Q: I'm a little worried that our older refrigerator may be leaking CFCs. Is there a way to be sure without calling a repairman?
A: Yes. Have a columnist call a repair person for you. Here's what my repair person said: The CFCs that are the coolant in your refrigerator are in a sealed, pressurized system. These rarely leak. When they do, however, you know it because your refrigerator stops cooling pretty quickly, and your freezer will defrost.
If this has happened, you will have to call a repair person in to fix the system. Make sure the company you call has equipped its employees with a container in which to recapture the CFCs. Though no one is recycling refrigerator coolant yet, some companies, including Whirlpool and General Electric, are storing until the recycling technology is available.
Car-air conditioner coolant can be recycled. If your car air-conditioner needs work, make sure you take it to a place that recycles coolant. This can be done on the spot.
How will you know, in February, that your car air-conditioner has broken? Because the Household Environmentalist recommends that you run it at least once a month for 10 minutes. This keeps the rubber seals in the system lubricated and extends the life of the system.
Q: I read with interest your column about the hazards of chlorine released from water vapor and its possible human health effects. It raised a related concern with me and I wondered if you might be able to track down an answer.
Chlorine has been identified as a major cause of ozone depletion in the stratosphere. The ozone hole over the Antarctic has become a major environmental concern, in that the ozone layer protects the earth from harmful radiation from the sun.
Is it possible that treatment of water with chlorine could be a major source of the release of chlorine into the upper atmosphere? Could the water vapor from hot water be a contributor to ozone depletion?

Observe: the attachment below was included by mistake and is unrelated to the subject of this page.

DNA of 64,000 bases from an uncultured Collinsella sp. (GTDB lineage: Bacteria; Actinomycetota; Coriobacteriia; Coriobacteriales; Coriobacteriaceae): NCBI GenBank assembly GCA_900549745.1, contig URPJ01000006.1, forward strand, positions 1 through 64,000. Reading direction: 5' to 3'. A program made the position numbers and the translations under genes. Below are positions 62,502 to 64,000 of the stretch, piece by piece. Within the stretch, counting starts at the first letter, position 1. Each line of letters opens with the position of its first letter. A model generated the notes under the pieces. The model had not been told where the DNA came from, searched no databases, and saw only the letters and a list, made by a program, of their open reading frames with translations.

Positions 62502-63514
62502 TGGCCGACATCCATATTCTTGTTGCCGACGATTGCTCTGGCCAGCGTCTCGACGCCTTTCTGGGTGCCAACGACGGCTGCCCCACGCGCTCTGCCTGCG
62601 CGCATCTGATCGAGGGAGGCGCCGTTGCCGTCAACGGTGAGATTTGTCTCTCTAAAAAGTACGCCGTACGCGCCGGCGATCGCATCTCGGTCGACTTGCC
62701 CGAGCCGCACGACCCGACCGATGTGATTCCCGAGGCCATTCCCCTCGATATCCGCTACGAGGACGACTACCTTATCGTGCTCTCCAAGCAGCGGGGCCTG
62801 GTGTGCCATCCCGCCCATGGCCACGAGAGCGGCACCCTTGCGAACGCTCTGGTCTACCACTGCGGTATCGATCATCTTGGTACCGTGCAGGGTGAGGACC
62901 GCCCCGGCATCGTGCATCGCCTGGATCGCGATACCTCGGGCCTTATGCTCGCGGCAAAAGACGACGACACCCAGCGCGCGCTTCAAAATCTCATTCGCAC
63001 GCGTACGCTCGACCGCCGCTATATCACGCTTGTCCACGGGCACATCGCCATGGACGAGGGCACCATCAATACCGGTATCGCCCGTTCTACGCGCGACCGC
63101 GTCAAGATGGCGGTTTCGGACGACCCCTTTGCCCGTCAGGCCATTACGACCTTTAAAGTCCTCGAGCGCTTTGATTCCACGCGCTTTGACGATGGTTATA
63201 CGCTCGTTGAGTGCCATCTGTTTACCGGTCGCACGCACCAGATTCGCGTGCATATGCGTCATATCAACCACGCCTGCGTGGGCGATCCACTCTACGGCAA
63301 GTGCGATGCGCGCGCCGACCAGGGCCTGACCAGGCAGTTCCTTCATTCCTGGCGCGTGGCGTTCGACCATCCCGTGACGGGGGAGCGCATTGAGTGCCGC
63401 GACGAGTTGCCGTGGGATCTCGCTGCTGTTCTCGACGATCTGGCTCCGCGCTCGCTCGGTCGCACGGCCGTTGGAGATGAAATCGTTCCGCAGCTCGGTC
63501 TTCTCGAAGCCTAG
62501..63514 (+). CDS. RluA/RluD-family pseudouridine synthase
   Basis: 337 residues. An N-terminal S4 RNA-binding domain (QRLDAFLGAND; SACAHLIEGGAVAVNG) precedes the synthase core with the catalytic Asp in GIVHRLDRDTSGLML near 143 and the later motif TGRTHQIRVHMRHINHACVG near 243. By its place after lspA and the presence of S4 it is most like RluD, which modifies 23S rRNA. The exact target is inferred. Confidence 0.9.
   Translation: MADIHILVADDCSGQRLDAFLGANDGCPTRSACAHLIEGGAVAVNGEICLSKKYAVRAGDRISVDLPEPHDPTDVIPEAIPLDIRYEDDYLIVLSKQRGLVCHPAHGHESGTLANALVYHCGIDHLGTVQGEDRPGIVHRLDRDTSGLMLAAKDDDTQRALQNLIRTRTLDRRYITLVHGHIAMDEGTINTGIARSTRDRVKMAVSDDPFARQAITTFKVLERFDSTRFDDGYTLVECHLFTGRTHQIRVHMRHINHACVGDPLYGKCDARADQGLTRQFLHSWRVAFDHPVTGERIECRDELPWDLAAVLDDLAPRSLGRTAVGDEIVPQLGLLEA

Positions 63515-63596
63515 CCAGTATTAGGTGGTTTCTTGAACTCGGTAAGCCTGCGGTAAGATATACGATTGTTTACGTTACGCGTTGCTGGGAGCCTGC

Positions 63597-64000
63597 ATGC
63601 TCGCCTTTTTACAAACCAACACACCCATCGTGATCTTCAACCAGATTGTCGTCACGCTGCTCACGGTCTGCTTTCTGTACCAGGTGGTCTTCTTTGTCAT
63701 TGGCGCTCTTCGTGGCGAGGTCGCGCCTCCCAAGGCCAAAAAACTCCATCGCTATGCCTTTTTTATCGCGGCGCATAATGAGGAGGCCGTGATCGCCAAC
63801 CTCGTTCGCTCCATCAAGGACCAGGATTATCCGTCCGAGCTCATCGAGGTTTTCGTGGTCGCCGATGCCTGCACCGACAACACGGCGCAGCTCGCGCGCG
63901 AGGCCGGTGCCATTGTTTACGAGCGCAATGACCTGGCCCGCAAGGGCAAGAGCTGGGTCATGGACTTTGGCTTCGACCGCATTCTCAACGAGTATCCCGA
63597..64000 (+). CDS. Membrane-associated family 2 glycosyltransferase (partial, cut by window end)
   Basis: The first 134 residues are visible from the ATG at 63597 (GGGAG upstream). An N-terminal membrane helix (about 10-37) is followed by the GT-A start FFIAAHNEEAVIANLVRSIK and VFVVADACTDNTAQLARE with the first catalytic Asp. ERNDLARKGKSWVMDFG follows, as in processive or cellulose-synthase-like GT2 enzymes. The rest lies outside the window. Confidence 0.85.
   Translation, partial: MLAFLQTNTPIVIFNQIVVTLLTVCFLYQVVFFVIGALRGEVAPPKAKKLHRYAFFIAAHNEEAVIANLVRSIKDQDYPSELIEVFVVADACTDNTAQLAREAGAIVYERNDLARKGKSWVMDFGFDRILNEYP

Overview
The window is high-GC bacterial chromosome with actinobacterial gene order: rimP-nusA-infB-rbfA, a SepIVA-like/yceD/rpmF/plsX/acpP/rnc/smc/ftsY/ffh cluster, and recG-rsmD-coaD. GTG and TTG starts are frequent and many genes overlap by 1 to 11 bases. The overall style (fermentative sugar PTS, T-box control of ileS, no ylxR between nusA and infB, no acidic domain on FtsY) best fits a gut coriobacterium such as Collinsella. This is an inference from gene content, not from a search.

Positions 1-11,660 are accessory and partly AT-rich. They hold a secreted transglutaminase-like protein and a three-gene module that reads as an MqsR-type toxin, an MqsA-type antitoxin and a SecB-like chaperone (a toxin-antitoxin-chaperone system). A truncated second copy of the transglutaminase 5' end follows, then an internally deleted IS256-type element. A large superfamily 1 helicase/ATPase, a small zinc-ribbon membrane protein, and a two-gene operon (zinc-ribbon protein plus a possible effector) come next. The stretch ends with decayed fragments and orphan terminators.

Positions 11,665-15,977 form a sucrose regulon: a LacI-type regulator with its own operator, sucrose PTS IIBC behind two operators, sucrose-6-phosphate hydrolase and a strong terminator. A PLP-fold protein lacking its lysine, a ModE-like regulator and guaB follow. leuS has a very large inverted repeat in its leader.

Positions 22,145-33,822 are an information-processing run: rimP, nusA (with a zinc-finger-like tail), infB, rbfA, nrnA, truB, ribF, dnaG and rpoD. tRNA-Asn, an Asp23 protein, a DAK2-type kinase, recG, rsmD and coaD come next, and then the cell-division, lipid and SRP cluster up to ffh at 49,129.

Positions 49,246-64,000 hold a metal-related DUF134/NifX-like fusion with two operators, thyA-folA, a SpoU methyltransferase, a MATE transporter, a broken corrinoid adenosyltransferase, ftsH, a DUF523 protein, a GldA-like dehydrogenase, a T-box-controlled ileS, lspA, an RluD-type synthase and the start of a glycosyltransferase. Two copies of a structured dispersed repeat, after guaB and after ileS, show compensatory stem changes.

A: Good question. I did track down an answer, from Dennis Hartmann, professor of atmospheric sciences at the University of Washington. The answer is: No. What follows is a grossly oversimplified version of his explanation.
The forms of chlorine gas that come out of tap water, your swimming pool, chlorine bleach and most other chlorinated compounds are very unstable. They don't want to stay a gas any longer than they have to, and so they quickly form compounds that aren't gases. Because they aren't gases, they can't become airborne. Because they are not airborne, they cannot rise in the wind to reach the ozone, high up in the stratosphere.
However, certain artificial, industrially produced chlorine gases, namely chlorofluorocarbons (CFCs) and a few others, are extremely stable and long-lasting. They accumulate in the atmosphere and are slowly carried up to the stratosphere in the warm air rising above the tropics. Scientists have found that about 80 percent of the chlorine in the upper atmosphere is in the form of man-made chemicals, most of them CFCs.
High in the stratosphere, CFCs encounter powerful ultraviolet rays that don't normally reach the earth. These rays shatter the strong bonds gluing the CFCs together, releasing chlorine atoms miles above their natural habitat.
Like foxes in a henhouse, these freed, terribly unstable chlorine molecules make a grab for whatever they can get. They go through a complex evolution, but to make a long story short, what they eventually grab are oxygen molecules, in the form of O3 -- ozone.